Inside A&M's new training facility

COLLEGE STATION, Texas -- About two weeks prior to the date of the Texas A&M Player Development Center's scheduled completion, boxes of new weights arrived near the front door.

With the anticipation of someone moving into a new home, Aggies director of football sports performance, Larry Jackson, went to work, opening the boxes and unloading the weights with the help of several others.

"I just got so excited," he said. "Now to finally be moving your stuff in, it's like 'They can't be finished fast enough,' but you want them to do it right."

Take one stroll through the $9 million, 20,000-square foot weight training facility and it's clear that A&M has done it right when it comes to giving its football players plenty of resources with which to become better.

Head coach Kevin Sumlin knew the need to move from the Netum Steed Laboratory, the former home for strength training. He also understands what the upgrade to the new Player Development Center means to his program.

"It’s huge," Sumlin said. "It's state-of-the-art. You look at Netum Steed which was there 20-25 years ago, that was state-of-the-art, best of its kind. That’s where we need to be. That’s going to give Larry Jackson a place that has all the latest things, bells and whistles, things that can train, a great atmosphere in there for them. It’s a much-needed facility."

Inside the new facility, 16 platforms serve as the centerpiece. On each of those platforms, cutting-edge technology is installed in the form of a camera system and an attached tablet where players can sign in with their names and have their workouts recorded for evaluation by Jackson and his staff. The cameras yield data from a player's lift, such as the speed of the lift and how it compares to that player's best lift. All that data can be viewed on the tablet and the video can even be accessed by Jackson on a computer remotely.

The system, installed by a company called Elite Form, only exists at one other Football Bowl Subdivision school currently, according to Jackson: Nebraska. The Kansas men's basketball team will also soon be acquiring it. Having that kind of technology is important to Jackson in his effort to get the Aggies into the best shape possible.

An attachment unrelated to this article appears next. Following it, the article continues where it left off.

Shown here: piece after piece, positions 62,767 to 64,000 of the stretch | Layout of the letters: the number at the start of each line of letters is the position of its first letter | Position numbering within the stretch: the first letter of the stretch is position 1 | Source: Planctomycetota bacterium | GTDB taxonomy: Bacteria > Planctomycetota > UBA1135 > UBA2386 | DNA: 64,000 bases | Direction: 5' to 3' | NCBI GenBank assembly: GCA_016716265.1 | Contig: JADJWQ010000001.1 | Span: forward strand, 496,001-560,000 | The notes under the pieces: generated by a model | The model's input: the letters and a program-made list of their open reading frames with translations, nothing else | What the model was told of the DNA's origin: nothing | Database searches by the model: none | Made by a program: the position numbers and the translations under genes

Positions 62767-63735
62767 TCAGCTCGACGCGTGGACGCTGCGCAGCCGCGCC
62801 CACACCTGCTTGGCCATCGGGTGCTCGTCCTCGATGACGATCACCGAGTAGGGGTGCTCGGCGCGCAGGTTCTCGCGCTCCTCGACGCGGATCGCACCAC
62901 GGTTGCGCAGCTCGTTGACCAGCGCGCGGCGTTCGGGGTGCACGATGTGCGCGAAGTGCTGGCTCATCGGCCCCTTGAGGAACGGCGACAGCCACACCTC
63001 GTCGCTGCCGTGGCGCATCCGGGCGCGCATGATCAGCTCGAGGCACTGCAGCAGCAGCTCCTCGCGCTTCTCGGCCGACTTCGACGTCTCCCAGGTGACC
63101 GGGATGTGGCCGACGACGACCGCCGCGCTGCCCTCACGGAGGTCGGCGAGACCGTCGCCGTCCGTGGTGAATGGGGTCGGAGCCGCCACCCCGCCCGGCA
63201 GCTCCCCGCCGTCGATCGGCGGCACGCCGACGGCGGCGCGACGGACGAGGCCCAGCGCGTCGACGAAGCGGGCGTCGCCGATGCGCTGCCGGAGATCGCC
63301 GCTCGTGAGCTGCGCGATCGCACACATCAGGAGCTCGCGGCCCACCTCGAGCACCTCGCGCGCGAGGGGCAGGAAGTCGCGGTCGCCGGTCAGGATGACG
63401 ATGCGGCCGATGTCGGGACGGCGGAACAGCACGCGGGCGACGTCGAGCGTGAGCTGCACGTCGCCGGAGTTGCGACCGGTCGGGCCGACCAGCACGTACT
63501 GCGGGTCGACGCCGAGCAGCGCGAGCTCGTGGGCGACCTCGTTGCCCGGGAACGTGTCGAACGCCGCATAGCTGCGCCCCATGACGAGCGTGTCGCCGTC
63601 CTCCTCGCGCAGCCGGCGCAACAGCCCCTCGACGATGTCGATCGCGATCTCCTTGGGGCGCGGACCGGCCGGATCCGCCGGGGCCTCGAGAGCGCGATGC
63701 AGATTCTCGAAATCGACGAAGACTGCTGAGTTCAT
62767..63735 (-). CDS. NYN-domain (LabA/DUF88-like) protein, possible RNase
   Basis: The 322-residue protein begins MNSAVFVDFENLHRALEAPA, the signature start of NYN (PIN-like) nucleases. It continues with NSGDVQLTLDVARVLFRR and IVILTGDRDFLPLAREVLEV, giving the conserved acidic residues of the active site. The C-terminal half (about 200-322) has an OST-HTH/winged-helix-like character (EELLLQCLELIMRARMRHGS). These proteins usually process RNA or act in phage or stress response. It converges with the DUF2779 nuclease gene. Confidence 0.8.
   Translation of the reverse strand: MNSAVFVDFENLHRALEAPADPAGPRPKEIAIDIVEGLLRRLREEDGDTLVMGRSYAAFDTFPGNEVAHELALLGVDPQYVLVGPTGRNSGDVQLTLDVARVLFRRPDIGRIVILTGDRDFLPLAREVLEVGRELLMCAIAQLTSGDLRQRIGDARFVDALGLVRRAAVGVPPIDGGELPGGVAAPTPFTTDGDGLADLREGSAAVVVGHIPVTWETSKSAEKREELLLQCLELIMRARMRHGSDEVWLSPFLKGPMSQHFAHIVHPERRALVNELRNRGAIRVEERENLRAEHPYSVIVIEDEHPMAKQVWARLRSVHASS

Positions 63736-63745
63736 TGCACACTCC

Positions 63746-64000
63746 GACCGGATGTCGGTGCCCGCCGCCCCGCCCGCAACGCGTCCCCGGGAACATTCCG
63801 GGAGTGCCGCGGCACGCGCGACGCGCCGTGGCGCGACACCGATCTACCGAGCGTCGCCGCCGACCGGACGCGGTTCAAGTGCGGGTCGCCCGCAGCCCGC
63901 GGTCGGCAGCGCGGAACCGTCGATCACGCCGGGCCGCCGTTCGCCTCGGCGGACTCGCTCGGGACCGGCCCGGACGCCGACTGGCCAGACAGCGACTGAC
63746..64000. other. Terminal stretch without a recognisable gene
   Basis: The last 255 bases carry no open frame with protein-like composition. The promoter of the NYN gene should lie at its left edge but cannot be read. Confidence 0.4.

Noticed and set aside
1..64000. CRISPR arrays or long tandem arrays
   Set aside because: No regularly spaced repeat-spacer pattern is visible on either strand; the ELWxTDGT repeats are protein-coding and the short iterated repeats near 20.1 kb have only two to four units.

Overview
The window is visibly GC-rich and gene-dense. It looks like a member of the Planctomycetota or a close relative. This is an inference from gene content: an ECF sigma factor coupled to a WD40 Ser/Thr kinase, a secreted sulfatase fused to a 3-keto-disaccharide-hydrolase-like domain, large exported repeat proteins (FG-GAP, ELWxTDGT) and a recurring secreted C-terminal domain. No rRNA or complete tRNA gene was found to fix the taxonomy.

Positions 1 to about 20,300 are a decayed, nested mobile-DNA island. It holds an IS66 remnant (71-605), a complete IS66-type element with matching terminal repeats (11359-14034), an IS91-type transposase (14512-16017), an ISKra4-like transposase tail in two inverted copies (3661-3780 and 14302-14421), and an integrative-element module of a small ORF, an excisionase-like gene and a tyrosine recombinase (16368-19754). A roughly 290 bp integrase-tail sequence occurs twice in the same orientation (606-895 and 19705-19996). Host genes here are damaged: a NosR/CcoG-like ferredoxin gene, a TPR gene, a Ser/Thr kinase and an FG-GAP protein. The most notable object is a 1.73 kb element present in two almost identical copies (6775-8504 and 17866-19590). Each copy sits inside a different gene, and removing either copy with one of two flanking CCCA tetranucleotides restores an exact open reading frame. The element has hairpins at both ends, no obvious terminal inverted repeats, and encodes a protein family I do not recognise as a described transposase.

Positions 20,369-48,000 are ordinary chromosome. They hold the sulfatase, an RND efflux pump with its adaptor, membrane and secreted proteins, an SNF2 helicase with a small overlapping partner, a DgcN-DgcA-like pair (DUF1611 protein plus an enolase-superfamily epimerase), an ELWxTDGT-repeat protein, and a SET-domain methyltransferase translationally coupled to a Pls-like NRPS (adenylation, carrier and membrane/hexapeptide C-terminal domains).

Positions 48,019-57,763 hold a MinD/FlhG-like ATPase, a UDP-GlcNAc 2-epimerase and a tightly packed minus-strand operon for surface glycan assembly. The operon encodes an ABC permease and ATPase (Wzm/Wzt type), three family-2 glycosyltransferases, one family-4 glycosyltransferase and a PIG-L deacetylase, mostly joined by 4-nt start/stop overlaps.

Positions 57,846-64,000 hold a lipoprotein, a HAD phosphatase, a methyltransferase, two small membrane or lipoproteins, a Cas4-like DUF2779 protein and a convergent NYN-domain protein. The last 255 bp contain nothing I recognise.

"Anyone can erect a building, throw some weights in there, whether they're top-notch or not, and then boast about having the best weight room," Jackson said. "But what we try to do is, I want to use the latest technology in the weight room as well, not just have a weight room and lift all the players and everybody get stronger and run around and bark and scream and yell.

"So when we get a recruit that comes in here, he will look and be completely wowed with what he sees going on and then he'll know that we're not just saying that we're pouring resources into having the best facilities and the best team in the country, we're putting the money behind our talk. That's what they see when they come in here. They see that it is important to us, the player development."

Also inside the facility are flat-screen TVs, including a large, 25-television display monitor, offices for Jackson and the assistant strength coaches as well as a conference room. Outside, there are graphics that can be seen of Texas A&M players both past and present. Jackson said the building is the largest football-only weight room in the NCAA.

But his work with the team started well before the new building was completed. It's just that its existence will help him and his staff even more now.

"When you watch 'Any Given Sunday' and Al Pacino's talking about taking those inches and getting those inches, you don't earn those inches out on the football field at practice. You don't earn those inches when you're playing basketball in a game, you earn those inches when the game is not going on," Jackson said. "These guys started gaining inches back in January and every team in the country is trying to find a way to get those inches on the other schools. This development center will help me gain a lot of inches on a lot of programs."